James Sinclair lives his life by the motto of ‘have boots, will travel’ and that attitude has taken him to three diverse countries after starting out at Bolton Wanderers.
“My parents were both expats (roughly 20 years in Africa) and I even grew up my first three years in Nigeria so I guess it is kind of in my blood.”
Even with a taste for travelling at a young age, the 30-year-old’s career so far has taken him to places he never expected to play in. Spells in Israel, Poland and Sweden and even a very brief stint in Puerto Rico are not your usual destinations after being released by a Premier League club.
Sinclair was a promising athlete during his youth, winning titles in sprinting and decathlons but it was his football talent which really shone. Having started off further forward, he eventually made wing back his new position and it was his impressive performances in this position which saw him make two appearances for Bolton in the Premier League in the 2006/07 season and one further appearance in the following season during a UEFA Cup game against Red Star Belgrade.
However, after a promising start to his Wanderers senior career, Sinclair was released in 2009, something which disappointed the Newcastle-born wing back but he still appreciates the experience he gained training with the likes of Kevin Davies and Gary Speed.
“I would have liked to have had more appearances,” he says. “Especially after breaking through at the end of season and then continuing during most of the following pre-season games.
“It certainly was a real privilege to have been able to train alongside and be around the many big name players that Bolton had through those years I was there. Just being around them all on a daily basis was an incredible experience.”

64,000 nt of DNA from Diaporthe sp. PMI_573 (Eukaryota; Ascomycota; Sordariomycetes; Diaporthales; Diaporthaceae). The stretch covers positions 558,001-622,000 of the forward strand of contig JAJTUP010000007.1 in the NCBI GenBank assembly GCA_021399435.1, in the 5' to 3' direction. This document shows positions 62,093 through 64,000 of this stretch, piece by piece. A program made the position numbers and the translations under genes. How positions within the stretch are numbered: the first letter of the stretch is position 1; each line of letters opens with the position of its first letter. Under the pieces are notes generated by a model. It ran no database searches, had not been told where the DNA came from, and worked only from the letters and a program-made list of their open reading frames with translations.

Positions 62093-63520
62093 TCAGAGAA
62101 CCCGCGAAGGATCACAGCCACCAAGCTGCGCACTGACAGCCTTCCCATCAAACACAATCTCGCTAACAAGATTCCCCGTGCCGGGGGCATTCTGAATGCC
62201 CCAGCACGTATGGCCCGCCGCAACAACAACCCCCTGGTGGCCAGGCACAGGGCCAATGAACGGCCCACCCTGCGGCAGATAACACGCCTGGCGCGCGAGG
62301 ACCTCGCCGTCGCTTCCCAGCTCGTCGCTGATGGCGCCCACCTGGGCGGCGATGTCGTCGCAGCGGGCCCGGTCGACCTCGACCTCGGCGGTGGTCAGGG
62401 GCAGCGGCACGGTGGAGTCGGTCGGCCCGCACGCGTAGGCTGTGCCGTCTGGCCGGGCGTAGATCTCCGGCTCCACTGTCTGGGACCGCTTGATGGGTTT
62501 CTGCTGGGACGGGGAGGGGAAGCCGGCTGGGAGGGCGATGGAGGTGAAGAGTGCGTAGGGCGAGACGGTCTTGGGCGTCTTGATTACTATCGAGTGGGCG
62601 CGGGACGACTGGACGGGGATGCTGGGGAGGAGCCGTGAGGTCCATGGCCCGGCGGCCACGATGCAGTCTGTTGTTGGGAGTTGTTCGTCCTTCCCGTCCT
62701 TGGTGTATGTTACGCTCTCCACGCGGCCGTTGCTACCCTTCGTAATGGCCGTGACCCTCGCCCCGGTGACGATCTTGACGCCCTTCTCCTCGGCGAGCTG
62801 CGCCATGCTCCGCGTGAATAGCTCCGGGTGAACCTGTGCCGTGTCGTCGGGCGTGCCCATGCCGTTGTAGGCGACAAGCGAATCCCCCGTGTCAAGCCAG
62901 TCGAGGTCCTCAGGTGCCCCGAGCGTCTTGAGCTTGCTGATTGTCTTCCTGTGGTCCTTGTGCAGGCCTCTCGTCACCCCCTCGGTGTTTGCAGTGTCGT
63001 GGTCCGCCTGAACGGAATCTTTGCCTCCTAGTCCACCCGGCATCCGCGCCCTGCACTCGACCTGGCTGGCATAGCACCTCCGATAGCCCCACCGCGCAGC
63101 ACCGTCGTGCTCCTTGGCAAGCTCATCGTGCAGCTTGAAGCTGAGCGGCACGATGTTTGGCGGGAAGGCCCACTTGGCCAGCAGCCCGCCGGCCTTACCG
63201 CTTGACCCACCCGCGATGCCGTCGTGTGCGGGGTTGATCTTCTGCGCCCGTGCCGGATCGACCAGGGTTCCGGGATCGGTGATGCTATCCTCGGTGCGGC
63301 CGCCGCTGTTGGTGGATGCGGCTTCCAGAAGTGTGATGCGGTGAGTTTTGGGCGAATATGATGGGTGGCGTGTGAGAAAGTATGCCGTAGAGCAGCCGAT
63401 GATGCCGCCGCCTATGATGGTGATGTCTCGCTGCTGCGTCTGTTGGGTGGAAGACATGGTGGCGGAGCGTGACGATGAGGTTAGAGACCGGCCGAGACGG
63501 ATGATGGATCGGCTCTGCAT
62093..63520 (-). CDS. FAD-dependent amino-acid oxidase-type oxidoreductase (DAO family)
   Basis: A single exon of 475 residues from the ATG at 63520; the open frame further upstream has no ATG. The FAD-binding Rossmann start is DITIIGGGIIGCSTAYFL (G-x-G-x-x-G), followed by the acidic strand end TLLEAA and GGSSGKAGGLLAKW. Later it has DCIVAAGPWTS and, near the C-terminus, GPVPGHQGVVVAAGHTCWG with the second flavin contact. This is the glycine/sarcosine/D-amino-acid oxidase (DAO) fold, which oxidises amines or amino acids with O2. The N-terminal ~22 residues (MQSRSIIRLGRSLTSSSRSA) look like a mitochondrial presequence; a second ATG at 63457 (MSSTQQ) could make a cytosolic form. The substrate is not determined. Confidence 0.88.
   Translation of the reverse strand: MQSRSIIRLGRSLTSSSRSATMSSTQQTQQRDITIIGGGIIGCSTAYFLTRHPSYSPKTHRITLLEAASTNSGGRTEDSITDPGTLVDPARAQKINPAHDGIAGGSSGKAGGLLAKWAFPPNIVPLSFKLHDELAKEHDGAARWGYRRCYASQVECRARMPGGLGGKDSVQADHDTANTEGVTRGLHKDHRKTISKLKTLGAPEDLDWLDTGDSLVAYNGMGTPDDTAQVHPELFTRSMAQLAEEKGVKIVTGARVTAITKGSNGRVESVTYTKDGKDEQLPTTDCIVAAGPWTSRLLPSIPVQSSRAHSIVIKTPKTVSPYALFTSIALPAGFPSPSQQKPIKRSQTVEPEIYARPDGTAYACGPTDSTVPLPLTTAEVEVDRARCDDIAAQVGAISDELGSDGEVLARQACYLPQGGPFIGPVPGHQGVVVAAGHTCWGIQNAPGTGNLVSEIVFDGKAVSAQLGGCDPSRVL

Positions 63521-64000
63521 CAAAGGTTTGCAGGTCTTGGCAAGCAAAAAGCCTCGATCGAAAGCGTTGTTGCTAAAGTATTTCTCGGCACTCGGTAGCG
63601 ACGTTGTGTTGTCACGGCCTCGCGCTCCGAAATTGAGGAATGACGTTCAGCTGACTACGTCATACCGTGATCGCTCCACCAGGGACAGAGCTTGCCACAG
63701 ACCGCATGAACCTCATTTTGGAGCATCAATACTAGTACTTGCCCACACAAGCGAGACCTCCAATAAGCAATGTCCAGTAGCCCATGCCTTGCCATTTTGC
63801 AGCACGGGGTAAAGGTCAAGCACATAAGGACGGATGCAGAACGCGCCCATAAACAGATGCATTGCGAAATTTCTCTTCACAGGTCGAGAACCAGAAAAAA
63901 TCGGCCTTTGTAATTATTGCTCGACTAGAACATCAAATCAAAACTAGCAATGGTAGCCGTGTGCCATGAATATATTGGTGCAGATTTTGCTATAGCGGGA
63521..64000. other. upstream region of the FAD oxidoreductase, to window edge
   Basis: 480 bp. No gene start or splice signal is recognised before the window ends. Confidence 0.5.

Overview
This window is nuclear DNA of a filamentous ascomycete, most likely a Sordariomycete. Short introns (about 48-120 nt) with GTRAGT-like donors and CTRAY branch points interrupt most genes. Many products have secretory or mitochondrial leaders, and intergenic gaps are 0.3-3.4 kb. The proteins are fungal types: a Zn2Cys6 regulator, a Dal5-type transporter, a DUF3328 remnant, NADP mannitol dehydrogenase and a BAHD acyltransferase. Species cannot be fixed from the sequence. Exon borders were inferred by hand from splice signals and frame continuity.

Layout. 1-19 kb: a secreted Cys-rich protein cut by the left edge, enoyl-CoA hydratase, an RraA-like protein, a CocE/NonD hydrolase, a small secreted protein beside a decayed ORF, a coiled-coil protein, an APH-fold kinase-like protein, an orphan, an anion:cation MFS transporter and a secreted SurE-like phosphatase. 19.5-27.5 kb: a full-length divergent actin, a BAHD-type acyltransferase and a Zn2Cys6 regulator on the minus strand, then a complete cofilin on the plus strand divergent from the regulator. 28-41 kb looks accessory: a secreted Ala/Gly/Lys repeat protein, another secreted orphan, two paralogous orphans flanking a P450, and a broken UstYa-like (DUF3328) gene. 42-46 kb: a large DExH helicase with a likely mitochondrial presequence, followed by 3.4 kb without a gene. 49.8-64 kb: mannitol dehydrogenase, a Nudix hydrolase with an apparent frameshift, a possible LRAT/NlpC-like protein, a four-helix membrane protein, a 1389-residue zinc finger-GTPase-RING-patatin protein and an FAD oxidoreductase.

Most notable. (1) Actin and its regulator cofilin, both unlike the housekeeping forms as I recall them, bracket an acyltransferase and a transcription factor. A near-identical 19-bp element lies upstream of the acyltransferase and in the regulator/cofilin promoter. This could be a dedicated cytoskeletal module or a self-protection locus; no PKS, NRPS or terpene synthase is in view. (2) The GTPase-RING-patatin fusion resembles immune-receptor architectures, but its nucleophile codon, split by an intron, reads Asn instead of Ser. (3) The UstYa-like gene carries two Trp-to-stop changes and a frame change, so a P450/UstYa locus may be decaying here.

After leaving Bolton, Sinclair headed closer to home to sign for National League side Gateshead on a short-term deal where he made a handful of appearances. Whilst that move was less than exotic, his next club was somewhere much further from home.
“I had a few moves that didn’t materialise,” he says. “I intended to move to the MLS but unfortunately a couple hamstring injuries prevented that. Also a move to Norway didn’t materialize.
“Then just by chance, I got a call to see if I would be interested in going to Israel. My dad had previously worked over there so he knew what it was really like it was not that of all the negativity and violence we usually see on the news.
“I really enjoyed Israel, even though it was for only around three months. I would have relished to have stayed there longer.”
Sinclair’s spell in Israel saw him make just three league appearances for Sektzia Nes Tziona in the second division and his next move would turn out to be even more short lived as he agreed to sign for Sevilla’s Puerto Rican sister club who are due to join the USL which at the time was America’s third tier.
“The club along with two others on the island were set up one to two years too early for the USL so things were always a struggle from the get go.
“I didn’t actually play any games there as my registration didn’t go through before the team folded so it kind of just turned out to be more like a two-and-a-half month training camp in the Caribbean.
“I guess it is hard to complain about that!”
Having managed just eight league appearances in 2010, the wing back was in desperate need of regular first team football and although his next move did saw him earn more minutes on the pitch, trouble continued to follow him as he moved to yet another country.